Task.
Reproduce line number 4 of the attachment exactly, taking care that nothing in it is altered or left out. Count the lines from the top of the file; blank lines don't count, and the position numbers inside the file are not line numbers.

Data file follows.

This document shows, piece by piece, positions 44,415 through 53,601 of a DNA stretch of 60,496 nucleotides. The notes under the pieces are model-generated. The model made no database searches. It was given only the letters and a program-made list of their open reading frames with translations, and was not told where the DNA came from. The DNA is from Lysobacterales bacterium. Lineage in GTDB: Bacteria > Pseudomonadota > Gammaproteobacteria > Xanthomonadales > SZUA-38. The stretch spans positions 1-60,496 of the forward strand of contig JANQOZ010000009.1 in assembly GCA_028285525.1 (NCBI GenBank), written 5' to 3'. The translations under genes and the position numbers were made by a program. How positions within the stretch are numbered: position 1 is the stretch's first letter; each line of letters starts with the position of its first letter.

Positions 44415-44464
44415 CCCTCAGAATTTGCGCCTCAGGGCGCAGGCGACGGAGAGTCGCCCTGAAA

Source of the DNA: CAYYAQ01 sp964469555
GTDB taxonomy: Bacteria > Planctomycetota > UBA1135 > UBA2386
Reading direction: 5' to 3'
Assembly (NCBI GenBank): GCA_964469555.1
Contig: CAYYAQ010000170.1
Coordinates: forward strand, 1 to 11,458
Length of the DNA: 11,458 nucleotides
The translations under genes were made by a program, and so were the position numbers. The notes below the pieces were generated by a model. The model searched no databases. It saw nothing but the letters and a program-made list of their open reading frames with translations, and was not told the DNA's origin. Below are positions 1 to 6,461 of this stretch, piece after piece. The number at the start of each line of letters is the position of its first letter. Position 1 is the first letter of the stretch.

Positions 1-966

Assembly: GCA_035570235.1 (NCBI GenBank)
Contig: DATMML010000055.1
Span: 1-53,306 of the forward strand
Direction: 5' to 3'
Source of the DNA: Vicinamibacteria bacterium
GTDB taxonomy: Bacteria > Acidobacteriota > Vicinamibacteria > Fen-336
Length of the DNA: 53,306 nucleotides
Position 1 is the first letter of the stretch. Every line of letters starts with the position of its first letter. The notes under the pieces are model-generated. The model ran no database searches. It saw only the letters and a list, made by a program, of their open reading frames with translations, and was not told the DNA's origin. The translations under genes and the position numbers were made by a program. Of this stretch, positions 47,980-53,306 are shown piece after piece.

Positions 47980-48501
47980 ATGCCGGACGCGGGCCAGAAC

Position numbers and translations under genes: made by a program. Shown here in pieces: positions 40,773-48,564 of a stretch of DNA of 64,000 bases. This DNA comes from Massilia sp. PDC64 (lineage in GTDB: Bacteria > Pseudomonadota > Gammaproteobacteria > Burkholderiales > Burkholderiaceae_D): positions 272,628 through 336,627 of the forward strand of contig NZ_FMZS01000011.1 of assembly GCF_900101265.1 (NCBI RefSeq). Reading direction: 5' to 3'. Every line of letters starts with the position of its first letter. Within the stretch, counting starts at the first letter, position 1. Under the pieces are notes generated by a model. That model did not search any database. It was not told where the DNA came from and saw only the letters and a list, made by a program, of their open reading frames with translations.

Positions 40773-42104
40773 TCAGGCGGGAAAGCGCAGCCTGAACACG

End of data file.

Source of the DNA: CAYYAQ01 sp964469555